When it comes to fire service solutions for departments, accountability is critical. This is especially true in cases of mutual aid, where supporting resources -- such as firefighters, EMS and officers that assist with an emergency situation -- may not be people that the on-scene incident commander recognizes. This leaves open the possibility that someone may be impersonating a firefighter or EMS technician, leaving the incident commander with tough decisions to make if credentials cannot be verified.

Technological advancements aim to address this issue with solutions such as credentialing and smart carding that ease concerns for incident commanders. This accountability paired with radio technology allows commanders to be positive they have the right resources at the fire scene, enhancing service levels and improving accountability. 

However, budget management and new equipment that allows firefighters to do their job better, safer and more efficient do not always go hand in hand. It can be a balancing act to determine when departments are able to put funds toward technology advancements and upgrades, versus station upkeep and various ongoing costs. But through careful planning and consideration, it can be done.

While there is a clear need for these types of fire service solutions for any department, upgrades are not always feasible due to budgets.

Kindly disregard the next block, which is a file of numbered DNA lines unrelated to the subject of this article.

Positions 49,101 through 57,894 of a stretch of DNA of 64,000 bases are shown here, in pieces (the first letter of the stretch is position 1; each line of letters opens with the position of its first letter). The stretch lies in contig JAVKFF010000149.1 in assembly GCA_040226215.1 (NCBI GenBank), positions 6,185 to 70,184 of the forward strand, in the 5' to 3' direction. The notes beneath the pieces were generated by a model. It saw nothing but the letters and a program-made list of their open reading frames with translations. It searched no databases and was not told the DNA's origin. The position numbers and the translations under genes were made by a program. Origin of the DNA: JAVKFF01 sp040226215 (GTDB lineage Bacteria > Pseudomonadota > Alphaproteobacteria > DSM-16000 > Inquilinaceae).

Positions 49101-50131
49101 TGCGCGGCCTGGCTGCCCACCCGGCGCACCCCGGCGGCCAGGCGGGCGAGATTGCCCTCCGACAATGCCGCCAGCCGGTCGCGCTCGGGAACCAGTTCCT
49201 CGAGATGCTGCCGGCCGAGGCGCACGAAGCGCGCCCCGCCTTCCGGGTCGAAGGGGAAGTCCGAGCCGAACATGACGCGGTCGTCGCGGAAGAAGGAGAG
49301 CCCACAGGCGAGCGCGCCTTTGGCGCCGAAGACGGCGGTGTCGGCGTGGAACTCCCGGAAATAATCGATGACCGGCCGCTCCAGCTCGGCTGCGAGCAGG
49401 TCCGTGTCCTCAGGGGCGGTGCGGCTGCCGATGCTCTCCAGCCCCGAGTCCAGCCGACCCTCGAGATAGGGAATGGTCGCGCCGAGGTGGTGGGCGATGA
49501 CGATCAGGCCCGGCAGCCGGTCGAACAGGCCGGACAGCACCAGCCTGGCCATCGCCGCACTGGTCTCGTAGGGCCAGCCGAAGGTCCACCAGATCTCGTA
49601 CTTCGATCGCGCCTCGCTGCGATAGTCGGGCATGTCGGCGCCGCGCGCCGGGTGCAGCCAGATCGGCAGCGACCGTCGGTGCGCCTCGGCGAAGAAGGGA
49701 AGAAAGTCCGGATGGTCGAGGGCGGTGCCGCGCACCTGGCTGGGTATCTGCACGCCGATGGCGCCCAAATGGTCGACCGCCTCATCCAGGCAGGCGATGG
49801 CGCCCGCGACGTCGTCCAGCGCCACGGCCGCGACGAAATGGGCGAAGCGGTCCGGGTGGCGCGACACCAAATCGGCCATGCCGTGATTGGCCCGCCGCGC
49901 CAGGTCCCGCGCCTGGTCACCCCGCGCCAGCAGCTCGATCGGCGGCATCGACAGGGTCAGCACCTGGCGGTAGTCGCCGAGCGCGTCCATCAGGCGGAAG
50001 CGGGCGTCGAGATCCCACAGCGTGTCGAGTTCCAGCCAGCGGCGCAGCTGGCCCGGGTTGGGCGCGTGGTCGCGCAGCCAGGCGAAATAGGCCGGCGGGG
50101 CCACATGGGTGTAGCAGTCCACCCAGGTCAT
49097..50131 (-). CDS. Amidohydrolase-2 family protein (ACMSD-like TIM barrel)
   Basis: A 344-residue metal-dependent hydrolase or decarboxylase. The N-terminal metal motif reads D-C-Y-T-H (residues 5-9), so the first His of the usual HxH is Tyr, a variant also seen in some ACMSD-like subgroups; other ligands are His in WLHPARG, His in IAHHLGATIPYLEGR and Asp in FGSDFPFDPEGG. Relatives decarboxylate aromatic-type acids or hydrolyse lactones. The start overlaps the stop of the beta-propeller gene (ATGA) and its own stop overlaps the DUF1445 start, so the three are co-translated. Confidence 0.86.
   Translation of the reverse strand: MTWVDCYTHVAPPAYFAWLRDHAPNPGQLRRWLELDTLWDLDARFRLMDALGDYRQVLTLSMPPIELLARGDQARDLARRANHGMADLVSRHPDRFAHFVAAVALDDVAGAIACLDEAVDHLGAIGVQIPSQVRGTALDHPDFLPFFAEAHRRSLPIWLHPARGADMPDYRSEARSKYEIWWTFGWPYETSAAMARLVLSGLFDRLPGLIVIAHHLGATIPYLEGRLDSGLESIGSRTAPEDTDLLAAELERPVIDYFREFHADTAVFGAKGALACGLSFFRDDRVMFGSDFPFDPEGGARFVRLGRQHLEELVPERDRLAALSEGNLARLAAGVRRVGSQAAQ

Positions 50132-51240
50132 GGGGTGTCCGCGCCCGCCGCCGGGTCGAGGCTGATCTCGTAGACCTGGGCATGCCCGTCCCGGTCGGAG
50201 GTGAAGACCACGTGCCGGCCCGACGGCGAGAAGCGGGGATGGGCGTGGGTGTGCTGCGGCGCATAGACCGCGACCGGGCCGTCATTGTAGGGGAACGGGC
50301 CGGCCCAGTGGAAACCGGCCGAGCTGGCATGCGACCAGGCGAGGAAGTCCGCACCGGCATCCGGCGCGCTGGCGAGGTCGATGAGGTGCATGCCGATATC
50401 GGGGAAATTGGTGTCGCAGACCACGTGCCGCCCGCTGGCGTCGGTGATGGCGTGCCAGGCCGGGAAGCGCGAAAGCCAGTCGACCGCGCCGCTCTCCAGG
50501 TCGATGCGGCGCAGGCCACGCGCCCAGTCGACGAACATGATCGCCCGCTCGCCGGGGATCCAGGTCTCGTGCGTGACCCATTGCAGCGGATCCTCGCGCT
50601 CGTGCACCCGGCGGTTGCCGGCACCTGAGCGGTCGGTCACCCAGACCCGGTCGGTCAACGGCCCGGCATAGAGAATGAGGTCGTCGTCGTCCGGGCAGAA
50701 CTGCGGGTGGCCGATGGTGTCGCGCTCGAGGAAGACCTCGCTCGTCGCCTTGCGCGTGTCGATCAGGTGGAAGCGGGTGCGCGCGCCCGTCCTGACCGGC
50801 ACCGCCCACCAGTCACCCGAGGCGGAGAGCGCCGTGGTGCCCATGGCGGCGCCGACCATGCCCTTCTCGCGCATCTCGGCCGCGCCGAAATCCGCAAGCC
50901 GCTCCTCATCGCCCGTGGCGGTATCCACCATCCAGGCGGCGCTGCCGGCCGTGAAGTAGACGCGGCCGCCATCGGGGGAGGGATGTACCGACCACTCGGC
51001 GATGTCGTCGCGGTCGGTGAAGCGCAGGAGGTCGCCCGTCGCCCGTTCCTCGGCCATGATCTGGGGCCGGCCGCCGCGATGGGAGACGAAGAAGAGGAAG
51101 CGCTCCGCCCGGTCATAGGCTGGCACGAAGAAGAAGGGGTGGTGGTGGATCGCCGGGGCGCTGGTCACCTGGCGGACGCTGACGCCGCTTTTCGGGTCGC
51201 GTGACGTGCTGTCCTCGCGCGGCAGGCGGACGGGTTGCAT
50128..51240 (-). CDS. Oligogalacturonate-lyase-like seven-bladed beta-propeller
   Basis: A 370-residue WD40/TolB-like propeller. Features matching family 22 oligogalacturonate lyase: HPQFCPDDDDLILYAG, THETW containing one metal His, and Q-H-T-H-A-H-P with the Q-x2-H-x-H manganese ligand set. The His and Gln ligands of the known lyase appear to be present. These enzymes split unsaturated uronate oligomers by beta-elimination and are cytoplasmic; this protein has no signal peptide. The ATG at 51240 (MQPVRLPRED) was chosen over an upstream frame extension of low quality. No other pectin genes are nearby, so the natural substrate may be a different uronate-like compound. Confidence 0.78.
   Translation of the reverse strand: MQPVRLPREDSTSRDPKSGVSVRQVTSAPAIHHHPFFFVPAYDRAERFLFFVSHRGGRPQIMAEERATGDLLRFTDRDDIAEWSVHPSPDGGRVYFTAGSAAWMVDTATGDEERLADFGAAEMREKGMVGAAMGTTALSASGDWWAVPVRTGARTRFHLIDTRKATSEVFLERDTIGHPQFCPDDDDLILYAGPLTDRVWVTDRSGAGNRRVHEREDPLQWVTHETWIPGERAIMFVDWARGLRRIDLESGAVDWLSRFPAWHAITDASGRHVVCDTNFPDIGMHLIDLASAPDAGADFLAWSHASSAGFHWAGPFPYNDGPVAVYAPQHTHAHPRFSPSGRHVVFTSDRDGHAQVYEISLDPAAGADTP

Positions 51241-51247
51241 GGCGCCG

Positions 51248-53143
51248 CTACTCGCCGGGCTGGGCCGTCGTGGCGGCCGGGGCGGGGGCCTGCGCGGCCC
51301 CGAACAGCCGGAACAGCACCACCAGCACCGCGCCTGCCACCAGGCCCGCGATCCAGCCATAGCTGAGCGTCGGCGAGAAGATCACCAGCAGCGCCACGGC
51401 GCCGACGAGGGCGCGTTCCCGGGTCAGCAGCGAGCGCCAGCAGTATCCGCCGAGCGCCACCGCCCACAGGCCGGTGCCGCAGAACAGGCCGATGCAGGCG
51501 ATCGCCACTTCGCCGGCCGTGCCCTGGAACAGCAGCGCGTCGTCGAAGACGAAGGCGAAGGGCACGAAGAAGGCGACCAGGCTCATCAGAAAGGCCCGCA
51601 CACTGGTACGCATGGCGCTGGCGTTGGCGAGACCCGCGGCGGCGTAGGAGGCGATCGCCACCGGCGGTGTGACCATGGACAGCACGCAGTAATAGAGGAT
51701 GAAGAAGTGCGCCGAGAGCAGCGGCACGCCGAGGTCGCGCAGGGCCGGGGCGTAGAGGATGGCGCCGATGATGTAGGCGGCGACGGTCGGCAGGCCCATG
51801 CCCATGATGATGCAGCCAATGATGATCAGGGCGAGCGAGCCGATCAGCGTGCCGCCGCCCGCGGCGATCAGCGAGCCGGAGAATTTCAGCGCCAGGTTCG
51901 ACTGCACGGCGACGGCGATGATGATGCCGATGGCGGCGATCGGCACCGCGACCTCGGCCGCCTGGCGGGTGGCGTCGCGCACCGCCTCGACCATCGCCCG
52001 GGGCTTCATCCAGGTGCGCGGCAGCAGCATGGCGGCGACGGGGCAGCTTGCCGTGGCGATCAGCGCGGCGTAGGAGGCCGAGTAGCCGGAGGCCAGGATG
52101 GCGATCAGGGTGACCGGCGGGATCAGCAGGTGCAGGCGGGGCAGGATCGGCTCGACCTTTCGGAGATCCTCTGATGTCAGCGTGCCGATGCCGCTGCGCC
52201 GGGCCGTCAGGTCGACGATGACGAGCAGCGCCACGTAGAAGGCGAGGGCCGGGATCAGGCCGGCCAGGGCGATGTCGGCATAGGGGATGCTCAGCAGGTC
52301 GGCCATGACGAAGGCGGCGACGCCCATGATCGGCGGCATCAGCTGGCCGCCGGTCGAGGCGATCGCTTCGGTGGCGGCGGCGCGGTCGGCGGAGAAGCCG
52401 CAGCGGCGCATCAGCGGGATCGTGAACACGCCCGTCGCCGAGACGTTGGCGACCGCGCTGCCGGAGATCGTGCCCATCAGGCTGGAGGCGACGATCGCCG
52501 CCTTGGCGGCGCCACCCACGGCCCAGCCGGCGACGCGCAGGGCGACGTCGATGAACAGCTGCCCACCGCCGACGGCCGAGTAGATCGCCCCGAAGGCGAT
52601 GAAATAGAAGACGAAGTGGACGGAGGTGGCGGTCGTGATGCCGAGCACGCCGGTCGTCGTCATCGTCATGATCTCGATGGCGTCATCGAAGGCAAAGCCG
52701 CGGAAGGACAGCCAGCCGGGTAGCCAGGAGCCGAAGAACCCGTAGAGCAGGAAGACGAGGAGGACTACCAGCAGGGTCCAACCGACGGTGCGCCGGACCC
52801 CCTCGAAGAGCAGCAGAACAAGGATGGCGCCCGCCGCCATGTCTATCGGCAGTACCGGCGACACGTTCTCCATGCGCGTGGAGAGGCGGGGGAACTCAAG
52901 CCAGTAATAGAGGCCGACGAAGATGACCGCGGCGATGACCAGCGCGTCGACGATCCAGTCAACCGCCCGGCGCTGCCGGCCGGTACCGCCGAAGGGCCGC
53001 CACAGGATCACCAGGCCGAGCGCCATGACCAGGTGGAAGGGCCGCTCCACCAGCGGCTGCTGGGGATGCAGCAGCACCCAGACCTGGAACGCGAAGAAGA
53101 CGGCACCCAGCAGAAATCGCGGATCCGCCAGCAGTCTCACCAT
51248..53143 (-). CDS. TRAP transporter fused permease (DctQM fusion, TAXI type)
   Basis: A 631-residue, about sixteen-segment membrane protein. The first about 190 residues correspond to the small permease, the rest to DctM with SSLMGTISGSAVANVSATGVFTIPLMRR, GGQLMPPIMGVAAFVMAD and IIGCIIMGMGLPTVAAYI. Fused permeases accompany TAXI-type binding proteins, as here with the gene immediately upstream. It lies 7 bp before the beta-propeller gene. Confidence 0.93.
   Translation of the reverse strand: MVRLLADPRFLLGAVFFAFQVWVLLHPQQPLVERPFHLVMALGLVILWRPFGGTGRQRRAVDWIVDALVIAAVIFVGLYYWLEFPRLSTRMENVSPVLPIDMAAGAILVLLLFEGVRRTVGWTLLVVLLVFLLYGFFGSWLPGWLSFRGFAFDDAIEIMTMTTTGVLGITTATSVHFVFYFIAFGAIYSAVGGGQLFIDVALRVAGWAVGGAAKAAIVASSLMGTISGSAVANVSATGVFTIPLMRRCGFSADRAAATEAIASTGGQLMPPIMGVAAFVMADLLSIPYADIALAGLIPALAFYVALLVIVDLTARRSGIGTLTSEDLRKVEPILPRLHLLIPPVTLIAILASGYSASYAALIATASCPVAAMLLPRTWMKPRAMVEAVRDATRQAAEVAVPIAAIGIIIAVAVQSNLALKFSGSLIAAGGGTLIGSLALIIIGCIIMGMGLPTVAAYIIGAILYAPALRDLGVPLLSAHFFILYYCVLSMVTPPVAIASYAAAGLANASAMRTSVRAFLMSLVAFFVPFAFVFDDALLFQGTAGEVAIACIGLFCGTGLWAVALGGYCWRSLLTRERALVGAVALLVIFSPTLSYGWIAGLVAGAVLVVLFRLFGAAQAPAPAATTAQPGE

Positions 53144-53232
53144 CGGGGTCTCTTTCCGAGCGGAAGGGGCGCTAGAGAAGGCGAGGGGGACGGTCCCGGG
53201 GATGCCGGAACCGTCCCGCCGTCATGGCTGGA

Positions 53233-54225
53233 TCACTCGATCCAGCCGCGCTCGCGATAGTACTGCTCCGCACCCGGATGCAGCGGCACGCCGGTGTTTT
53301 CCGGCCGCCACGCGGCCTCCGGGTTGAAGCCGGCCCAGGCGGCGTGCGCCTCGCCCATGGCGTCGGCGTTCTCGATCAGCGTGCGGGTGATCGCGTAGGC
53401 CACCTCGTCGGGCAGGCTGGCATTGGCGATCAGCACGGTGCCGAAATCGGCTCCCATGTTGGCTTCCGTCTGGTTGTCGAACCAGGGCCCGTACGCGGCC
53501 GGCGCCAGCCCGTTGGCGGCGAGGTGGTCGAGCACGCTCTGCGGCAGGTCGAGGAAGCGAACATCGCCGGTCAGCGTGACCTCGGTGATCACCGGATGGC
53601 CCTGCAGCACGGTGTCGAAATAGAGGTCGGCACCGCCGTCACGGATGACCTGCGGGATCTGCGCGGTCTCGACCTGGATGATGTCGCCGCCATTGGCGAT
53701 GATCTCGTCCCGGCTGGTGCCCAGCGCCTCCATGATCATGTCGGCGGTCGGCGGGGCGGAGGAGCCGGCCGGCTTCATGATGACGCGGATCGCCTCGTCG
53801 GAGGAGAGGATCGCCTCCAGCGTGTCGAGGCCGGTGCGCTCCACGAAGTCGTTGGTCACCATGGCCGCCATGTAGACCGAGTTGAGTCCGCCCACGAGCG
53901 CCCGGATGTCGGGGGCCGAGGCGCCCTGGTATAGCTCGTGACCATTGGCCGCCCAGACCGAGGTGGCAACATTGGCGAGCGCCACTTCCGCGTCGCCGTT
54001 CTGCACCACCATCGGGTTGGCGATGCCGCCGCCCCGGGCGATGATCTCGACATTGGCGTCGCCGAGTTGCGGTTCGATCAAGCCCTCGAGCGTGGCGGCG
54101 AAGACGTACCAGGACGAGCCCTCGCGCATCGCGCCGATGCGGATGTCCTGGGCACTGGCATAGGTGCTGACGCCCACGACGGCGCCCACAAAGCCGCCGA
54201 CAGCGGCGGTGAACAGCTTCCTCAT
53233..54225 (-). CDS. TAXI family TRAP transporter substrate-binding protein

Several things for any department or agency leader to consider when deciding how much of the budget is allocated to upgrades and new technology as opposed to renovations or other areas that need funding include: 

  • Grants: Departments can look into grants on upgrade plans, but commissioners and leaders should be ready to carefully think about the balancing act that comes with forecasting and working through smaller department budgets. 
  • Specialized Upgrade Plans: Do not assume that your smaller budget will not allow for new or upgraded equipment. Talk to your technology manufacturer about the options. Most will work with you to outline an upgrade plan that best fits your department's needs and budget. 
  • Mutual Aid: Ideally, more fire departments will be able to utilize technology for accountability and credentialing, which would allow departments to do a better job of leveraging mutual aid. Leveraging mutual aid could effectively decrease the costs of some fire departments by having them support each other. Rather than having hard boundaries between towns, there should be more soft boundaries that encourage and allow support among areas.

It is my job to make sure that my department has the necessary equipment and upgrades to keep Eastchester’s firefighters and citizens safe. Through careful forecasting and allocation, fire departments across the country will be able to operate efficiently without breaking the bank. Though the answers may be different for each department, measures can be considered to cut costs in the long run while continuing to serve citizens in the best way possible. 

Photo courtesy of Shutterstock